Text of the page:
“My policy is to be 100% transparent,” Adam says about his dating life today. “If they ask, I tell.” But he doesn’t feel obligated to share his status, especially with casual hookups he meets in his home city of New York. “We usually have a conversation, but a lot of guys don’t even ask the question these days. They assume I am either on medication or on PrEP.”
While this story from the dating frontlines might make some prevention purists cringe, it is a fairly common snapshot of gay male hookup habits today. PrEP makes it impossible to become infected with HIV. Being undetectable makes it impossible to transmit HIV. Gay men are adopting these tools and cruising accordingly, and that includes talking about HIV a little less. Prevention is, as always and at last, purely in the hands of each of us and not reliant on what a casual sex partner does or does not reveal.
Don’t expect to find much talk of HIV in Adam’s act, either. “I try to find humor in every part of life,” Adam says, but he leaves the gallows humor to his time with friends, like when they re-wrote the score of Annie as an HIV musical, featuring songs like “We’ll Get a New Strain for Christmas.” Still, Adam can count on one hand the number of times he has mentioned HIV on stage.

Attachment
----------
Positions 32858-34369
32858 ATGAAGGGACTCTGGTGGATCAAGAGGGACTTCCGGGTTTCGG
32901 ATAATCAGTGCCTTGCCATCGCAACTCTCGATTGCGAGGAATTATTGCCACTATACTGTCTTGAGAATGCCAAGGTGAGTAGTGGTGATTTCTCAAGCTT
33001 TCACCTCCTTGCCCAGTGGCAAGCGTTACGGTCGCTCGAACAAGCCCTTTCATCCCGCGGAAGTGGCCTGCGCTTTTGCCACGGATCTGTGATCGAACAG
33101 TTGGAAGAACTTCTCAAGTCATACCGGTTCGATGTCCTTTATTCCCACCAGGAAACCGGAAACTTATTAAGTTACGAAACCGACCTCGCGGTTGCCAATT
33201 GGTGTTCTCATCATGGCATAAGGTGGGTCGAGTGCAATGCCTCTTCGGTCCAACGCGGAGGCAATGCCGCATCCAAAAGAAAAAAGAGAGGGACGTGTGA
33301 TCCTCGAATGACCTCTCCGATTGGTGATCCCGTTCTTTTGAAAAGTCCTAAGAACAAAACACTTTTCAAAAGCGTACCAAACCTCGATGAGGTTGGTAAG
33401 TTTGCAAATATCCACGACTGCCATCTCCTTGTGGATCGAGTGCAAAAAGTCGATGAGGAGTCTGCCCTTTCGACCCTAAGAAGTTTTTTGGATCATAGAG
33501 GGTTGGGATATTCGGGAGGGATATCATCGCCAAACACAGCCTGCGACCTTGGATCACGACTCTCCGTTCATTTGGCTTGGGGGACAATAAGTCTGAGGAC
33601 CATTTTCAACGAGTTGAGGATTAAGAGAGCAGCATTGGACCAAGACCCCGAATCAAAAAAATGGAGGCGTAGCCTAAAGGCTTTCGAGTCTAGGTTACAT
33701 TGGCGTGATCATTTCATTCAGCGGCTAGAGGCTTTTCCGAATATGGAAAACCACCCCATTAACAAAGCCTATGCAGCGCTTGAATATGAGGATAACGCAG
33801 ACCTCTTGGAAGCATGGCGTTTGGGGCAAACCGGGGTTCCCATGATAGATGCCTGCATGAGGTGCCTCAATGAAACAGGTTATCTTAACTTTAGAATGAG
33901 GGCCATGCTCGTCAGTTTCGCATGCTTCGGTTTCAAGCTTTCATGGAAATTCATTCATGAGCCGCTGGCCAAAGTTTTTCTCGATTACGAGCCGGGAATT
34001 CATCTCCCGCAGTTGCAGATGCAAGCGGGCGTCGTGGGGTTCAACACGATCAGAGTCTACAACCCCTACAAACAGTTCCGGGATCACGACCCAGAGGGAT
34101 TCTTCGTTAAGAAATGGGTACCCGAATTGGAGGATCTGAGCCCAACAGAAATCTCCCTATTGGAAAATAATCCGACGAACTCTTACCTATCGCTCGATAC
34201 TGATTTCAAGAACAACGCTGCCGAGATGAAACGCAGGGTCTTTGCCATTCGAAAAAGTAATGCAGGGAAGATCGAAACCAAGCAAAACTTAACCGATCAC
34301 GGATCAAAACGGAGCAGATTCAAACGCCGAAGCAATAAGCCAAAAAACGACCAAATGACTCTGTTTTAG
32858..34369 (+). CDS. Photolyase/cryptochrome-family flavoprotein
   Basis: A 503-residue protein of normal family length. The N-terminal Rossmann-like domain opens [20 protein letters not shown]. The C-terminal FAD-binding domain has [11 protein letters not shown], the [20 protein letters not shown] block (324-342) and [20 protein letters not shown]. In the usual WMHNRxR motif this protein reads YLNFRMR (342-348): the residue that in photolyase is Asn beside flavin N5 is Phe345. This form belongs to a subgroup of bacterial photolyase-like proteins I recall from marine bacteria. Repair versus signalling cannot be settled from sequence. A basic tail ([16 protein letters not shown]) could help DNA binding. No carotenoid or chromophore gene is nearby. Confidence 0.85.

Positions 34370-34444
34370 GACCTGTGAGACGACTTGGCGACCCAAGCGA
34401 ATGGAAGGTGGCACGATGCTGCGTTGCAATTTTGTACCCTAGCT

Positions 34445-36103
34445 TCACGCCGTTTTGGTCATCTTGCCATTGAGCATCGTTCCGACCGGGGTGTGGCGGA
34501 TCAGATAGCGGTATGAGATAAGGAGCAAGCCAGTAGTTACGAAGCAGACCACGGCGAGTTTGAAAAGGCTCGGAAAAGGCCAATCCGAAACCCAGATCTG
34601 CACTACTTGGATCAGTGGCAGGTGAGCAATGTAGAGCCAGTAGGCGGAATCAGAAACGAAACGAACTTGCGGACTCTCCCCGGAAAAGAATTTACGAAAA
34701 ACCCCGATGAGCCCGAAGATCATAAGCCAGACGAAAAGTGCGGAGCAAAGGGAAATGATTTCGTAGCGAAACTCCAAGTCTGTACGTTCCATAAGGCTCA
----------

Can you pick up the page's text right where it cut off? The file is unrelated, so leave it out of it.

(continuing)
Which brings us to his HIV joke.
“A friend of mine texted me during the holidays,” his story goes, “and said, ‘I want you to come to my house for a white elephant party.’ I wrote back and said, ‘What’s that? A bunch of well-hung guys sitting around doing coke?’ And he said, ‘No, a white elephant party is when you show up with something awful that someone else gave you and you give it to someone else at the party.’ And I said, “Oh, like HIV? Because I have been to those parties and they are fun.’”
The joke got a mixture of groans and cheers when Adam had the nerve to tell it at a gay event. “Of course, I’ve never been to such a party,” he explains. “The humor is in the total wrongness of it. I would love to see another, edgier comedian do the joke, but I can’t necessarily pull it off.”
They say comedy is danger. For Adam Sank, the relative danger of HIV – for himself and others – has been a moving target since he was diagnosed more than a decade ago. Rather than find that target in his comedy, Adam is sticking to friendlier, more accessible topics.
HIV might be risky, but a hilarious story about your mom can absolutely kill.